I wonder how may self-styled "moderates" have made any effort whatsoever to take this or any other so-called "radical right-wing" libertarian/conservative position to groups not traditionally associated with conservatives?
There is much about RNC Chairman Ken Mehlman's "apology" to the NAACP that can be criticized. But he was dead on point in recognizing that the GOP institutionally --- and moderate, "country club" Republican faction in particular --- have done itself and black Americans a disserve by ignoring black voters and failing to recognize that their home is in the GOP.
That is, when the battlegrounds is where it properly belongs, in the field of ideas and shared values.
This is a sleeper issue that the GOP should get in front of, difficulties over Prop 187 in California to the contrary notwithstanding. We should never disparage those who want to come to the United States legally, as immigration is the sincerest form of flattery. But we should always stand up for enforcement of the law, something both the Clinton Administration and the Bush 43 Administration have failed to do.
Oops! There goes Young again, smearing and attacking a Republican with the facts!
Friday, August 05, 2005
I've gotta say that it's about time. Novak is subject to the same type of slanders and personal attacks that I frequently receive here and elsewhere (particularly on the late, lamented Capital Gang), and has almost never even dignified them with a response. In my specific recollection, far Lefties like Mark Shields, Al Hunt, and Margaret Carlson have all impugned his motives for supportint tax relief, and some have even suggested anti-Semitism.
His response was long overdue, and well-justified. One shouldn't have to sit back and silently take slanders from gnats.
UPDATE: Apparently, CNN has suspended Novak.
This is despicable. Carville and others have gotten away with their actions for years. Novak finally responds appropriately, and CNN suspends him.
And they wonder why Fox News has been whipping them in the ratings?
Thursday, August 04, 2005
Some of it apparently lies in the fact that, when I was a columnist for the Connaughton Post.... er, Potomac News, I insufficiently demonized former PWC Sheriff Lee Stoffregen. Even had the temerity to say something nice about him once: on 14 November 2003, I complimented him and incoming Sheriff Glenn Hill because neither had played the race card in their contest.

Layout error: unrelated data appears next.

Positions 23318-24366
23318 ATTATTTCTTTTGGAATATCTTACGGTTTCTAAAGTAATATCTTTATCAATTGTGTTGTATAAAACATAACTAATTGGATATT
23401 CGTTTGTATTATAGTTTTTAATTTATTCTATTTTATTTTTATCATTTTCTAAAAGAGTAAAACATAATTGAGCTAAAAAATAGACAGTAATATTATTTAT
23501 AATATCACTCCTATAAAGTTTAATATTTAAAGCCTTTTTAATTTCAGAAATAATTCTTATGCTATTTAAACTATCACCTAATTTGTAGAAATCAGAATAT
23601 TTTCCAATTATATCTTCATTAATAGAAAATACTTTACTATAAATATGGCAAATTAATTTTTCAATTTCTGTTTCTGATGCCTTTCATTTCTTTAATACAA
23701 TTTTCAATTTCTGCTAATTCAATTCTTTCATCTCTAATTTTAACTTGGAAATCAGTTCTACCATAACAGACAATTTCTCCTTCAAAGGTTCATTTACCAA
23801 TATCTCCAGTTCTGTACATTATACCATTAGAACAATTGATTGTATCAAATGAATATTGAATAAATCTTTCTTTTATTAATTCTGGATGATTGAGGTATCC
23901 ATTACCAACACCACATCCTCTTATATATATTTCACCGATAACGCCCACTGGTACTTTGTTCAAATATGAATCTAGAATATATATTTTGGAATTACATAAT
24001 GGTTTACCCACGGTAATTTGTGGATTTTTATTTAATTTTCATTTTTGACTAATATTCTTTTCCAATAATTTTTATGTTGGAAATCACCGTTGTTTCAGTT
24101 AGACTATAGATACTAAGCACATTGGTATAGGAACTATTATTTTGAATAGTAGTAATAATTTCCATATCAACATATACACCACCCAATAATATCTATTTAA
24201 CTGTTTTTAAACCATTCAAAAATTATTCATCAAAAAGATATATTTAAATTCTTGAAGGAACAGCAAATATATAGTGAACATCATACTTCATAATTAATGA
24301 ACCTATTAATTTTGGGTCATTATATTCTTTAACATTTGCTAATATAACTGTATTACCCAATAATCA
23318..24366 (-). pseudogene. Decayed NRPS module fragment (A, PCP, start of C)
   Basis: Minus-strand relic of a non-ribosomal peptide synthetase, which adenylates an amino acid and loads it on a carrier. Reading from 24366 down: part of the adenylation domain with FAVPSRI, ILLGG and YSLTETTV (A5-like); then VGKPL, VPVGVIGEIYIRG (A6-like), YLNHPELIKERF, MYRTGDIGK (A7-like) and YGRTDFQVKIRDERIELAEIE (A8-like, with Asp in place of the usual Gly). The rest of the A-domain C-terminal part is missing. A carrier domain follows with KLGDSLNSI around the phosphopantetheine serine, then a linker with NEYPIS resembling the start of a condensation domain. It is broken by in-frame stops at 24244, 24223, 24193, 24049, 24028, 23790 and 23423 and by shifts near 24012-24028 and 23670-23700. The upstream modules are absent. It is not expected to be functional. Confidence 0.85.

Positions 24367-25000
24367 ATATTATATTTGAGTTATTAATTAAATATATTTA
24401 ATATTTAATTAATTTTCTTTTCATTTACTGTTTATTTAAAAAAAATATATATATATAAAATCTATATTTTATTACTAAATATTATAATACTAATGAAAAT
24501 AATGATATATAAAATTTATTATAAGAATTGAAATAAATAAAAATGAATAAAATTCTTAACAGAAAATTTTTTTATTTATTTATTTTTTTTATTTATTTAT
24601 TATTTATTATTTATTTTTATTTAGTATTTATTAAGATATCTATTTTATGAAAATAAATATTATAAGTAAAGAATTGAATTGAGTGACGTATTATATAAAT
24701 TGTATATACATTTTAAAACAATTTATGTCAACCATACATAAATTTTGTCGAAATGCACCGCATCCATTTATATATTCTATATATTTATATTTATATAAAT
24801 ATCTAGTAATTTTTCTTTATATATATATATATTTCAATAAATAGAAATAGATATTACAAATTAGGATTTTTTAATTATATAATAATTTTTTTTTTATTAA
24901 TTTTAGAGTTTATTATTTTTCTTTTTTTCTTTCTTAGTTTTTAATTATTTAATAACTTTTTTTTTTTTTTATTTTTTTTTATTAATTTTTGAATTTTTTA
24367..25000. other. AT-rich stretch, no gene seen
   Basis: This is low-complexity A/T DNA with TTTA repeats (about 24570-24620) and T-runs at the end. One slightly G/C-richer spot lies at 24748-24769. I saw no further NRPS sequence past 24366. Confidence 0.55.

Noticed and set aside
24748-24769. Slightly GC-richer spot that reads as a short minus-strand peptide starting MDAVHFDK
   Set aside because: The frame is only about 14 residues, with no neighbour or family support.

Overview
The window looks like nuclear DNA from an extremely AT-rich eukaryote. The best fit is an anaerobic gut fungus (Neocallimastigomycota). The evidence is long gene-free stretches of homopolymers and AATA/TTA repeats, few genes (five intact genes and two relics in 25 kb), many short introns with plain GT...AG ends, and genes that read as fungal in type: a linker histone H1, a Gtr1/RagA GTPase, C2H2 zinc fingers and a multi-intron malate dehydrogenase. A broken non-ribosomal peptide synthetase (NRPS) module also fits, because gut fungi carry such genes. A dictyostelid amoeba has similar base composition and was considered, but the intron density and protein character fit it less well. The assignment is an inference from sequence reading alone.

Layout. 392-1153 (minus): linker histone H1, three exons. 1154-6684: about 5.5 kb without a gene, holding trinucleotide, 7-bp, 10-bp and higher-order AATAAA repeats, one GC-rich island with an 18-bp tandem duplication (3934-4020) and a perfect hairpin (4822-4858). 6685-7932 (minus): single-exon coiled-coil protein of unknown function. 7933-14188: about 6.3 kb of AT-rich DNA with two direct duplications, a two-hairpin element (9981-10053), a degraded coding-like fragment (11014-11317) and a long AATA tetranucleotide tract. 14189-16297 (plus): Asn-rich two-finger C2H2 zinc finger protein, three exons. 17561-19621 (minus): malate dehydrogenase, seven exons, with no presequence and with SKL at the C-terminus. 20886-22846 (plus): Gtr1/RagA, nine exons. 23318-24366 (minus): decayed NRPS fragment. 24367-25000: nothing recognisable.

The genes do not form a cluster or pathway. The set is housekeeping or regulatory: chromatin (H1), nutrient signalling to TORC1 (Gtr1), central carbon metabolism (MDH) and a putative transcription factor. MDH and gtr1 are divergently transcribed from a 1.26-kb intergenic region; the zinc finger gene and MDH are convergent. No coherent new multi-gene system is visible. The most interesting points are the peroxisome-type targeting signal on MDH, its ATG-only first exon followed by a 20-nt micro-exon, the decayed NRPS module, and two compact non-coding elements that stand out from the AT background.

On the other hand, on 4 June 2003, I noted the fact that he ran a surrogate against Chairman Sean (who I said was the superior choice, "whatever his flaws") in his 2003 race for the GOP nomination, and dared to suggest that case could be made for his policy prescriptions, even though Stoffregen hadn't made it. On 21 May 2003, I dismissed Chairman Sean's primary opponent as nothing more than a pawn of Stoffregen. Ahhh, how soon they forget!
'Course, then there was the time (9 April 2003) when I noted Stoffregen's efforts to become the "Boss Hogg of Prince William County." I guess the problem there was the fact that I was also discussing PWC's spendthrift Republican-majority Board of County Supervisors.
In the continuing effort to beatify Chairman Sean, or elevate him to sainthood, some of the folks commenting over at Too Conservative, are attempting to rewrite history, and slander me in the process. So, for your edification and to rebut the ill-informed comments over there, here's an oldie but a goodie: the unedited version of a column appearing on 28 August 2002 in the pages of the Connaughton Post.... er, Potomac News. Holds up pretty well, particularly in light of the efforts of some commenting on the aforementioned website to ignore the historical facts.
Suggested Title: Aspirant Kingmaker Stoffregen Risks Overplaying Hand
Few things set a political junky’s blood to pumpin’ like a good, old-fashioned, knock-down, drag-out political battle.
It is therefore ironic that Sheriff Lee Stoffregen — charged with keeping the peace, at least at the County Courthouse — has declared political war on four Republican County Supervisors. It promises to be an interesting battle.
On one side, there is Sheriff Stoffregen. First elected in 1995, Stoffregen then prevailed over local attorney Wally Covington, who defeated four rivals in a bumptious GOP primary. Stoffregen is the only non-incumbent Democrat to win election in the County election during the 1990s ... and even then, he was elected to succeed a Democrat. Otherwise fairly noncontroversial, Stoffregen has nevertheless amassed a nearly quarter of a million dollar warchest. In his first bid for reelection in 1999, Republicans did not field a candidate against him.
On the other side, of course, is a majority of Republicans on the Board of County Supervisors: Ruth Griggs (R-Occoquan); Chairman Sean Connaughton (R-At Large); Maureen Caddigan (R-Dumfries); and L. Ben Thompson (R-Brentsville), who have opposed some of Stoffregen’s funding requests, and his effort to beef up the law-enforcement activities of the County Sheriff’s Department.